New Skate Park Efforts Keep Rolling

Hailey Novak

HAVING A WHEEL GOOD TIME. Local skateboarders enjoy the skate plaza at Lakeshore Park, shown above, but they would like to build a bigger facility across town at Boyd Park as early as next year.
HAVING A WHEEL GOOD TIME. Local skateboarders enjoy the skate plaza at Lakeshore Park, shown above, but they would like to build a bigger facility across town at Boyd Park as early as next year.

The effort to bring a new skate park to the Eastside Hill area in Eau Claire hasn’t stopped, but it’s about a lot more than just adding another skate park to the community.

Gabe Brummett, professional “juggler” (he’s a dad, skater, and full-time UPS driver) explains that while Eau Claire is increasingly trying to become a sort of urban oasis that appeals to the younger crowd, the skate scene is being wrongly subtracted from that concept.

“I wish the local folks who have a negative connotation associated with skateboarding would get to know these skaters, because I think they’d soon realize otherwise.” – Malinda Hebert, local mom

“Another skate park is a great way to move the town forward and attract people to the college,” Brummett said. “Kids of all ages are trying to skate in the community, but there’s nowhere for them to do it.”

Because of this, Brummett, parents, skate fanatics, and community members of all kinds are continuing to do whatever they can to bring another skate park (in addition to the small park that’s located at Lakeshore Park currently) to the area so that local skaters have a safe and functional place to practice their pastime.

Local mom Malinda Hebert explained that she supervised her son (an avid skater) as he went around town asking local business for prize donations for the raffle they held at their skate completion last year.

“People yell at my son and his friends out of car windows or apartment buildings for skating on the sidewalk,” Hebert said. “They’re not delinquents, they’re just trying to skate.”

Brummett tells me that everywhere he goes he gets a parent or community member asking about the progress of the new potential park, which shows it’s not just going to benefit a couple of kids but the whole community.

Currently Brummett and the ECSA (Eau Claire Skaters Association) are looking to the Tony Hawk Foundation in an attempt to snag another big donation (like the one they got a few years ago for Lakeshore) for the skate park they’re hoping to build in Boyd Park. The park is in the Eastside Hill neighborhood, so Brummett and other skate advocates in the community are excited by the prospects of having a skate park that will finally be out in the open, so skaters can do what they love without being forced to practice in a secluded area.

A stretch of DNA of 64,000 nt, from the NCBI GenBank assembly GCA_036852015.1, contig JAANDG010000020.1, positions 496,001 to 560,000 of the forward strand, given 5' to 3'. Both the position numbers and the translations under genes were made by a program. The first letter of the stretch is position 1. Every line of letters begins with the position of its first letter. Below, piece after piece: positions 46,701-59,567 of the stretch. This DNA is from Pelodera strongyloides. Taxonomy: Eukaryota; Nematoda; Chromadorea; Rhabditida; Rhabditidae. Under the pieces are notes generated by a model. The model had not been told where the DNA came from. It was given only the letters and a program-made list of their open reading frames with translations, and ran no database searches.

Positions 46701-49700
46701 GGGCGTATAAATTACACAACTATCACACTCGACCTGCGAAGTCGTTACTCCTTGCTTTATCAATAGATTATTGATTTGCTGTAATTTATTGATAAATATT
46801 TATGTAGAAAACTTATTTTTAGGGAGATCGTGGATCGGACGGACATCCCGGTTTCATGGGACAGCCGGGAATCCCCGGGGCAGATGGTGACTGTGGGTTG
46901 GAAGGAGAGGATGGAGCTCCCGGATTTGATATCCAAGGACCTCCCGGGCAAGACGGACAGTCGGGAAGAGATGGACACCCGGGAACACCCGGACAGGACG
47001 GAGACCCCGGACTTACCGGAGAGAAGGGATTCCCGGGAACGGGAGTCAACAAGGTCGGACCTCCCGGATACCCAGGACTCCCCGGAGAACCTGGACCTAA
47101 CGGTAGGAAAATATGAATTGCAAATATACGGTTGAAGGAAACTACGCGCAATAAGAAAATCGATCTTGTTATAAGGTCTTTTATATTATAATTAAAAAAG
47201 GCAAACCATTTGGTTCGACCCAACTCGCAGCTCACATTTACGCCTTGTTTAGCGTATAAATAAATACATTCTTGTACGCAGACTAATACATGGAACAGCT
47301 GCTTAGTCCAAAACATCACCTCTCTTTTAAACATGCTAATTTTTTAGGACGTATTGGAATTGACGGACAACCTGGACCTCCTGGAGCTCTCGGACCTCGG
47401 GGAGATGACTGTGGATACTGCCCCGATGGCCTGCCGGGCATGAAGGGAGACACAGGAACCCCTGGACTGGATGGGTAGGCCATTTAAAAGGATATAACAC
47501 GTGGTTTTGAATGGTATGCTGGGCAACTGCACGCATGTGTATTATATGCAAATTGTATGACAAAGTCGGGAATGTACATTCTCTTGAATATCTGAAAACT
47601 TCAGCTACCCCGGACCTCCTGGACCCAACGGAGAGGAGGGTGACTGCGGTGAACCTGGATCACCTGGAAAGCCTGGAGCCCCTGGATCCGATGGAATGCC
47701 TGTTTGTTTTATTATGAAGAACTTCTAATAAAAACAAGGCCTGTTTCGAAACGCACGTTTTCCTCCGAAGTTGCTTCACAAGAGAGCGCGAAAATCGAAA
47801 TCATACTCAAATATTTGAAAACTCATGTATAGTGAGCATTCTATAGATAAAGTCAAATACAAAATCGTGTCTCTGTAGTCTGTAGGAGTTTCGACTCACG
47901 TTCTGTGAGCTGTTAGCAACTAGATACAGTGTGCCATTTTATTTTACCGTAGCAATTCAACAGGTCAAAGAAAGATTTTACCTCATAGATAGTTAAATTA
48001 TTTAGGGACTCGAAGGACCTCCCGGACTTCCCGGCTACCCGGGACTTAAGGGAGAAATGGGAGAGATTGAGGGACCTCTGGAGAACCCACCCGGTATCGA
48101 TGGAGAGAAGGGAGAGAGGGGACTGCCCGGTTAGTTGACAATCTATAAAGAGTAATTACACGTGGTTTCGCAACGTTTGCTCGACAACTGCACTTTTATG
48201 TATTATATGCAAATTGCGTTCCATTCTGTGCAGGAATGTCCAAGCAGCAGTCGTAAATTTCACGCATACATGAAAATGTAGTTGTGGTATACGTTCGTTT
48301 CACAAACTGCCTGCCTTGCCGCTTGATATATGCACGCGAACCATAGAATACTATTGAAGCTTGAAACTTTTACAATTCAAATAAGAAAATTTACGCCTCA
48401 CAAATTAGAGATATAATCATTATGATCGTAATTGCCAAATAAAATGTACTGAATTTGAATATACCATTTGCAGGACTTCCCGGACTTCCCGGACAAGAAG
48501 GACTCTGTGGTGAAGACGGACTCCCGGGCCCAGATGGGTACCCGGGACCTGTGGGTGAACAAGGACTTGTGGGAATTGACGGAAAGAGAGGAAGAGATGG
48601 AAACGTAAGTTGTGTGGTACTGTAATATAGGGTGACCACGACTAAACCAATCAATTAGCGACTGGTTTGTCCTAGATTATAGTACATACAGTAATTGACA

“Lakeshore was nothing before we added the skate park, and now it’s a happening area,” Brummett told me. “We want the same thing for Boyd Park. It could get more people on the bike trail and create a more popular community space, not a place for punks who want to cause trouble.”

Hebert explained to me that she frequently goes to watch her son skate at the local park and has noticed that all the skaters – no matter their gender, socioeconomic status, or background – are there to cheer on one another and offer support.

“I wish the local folks who have a negative connotation associated with skateboarding would get to know these skaters, because I think they’d soon realize otherwise,” Hebert said.

In addition to the openness of the park, it’s also accessible by city bus and is connected by a bike path to Lakeshore Park. This means skaters could travel between the parks safely, avoid busy streets, and enjoy a skate facility with much more room than before.

Brummett also mentions that by having the park out in the open, it helps bust misconceptions that all skaters create graffiti, cause trouble, and are up to no good at the parks. He says the skaters don’t chose to practice secretively, and they’re the ones who usually clean up any vandalism to the park.

“We take care of our park and respect it,” he said. “It’s easy to see how much we care about it.”

The original plan was to have the park done by next spring, but a more realistic goal is the following fall.

As of right now, the ESCA is planning to look at larger corporations around the area for donations so that the Eastside Hill area skate park can become a reality for the community sooner rather than later.

“Kids are going to skate no matter what,” Brummett said. “So either we give them a place to do it or spend all this time and energy chasing them off properties and having the police after them.”

Learn more at facebook.com/EauClaireSkateboarders.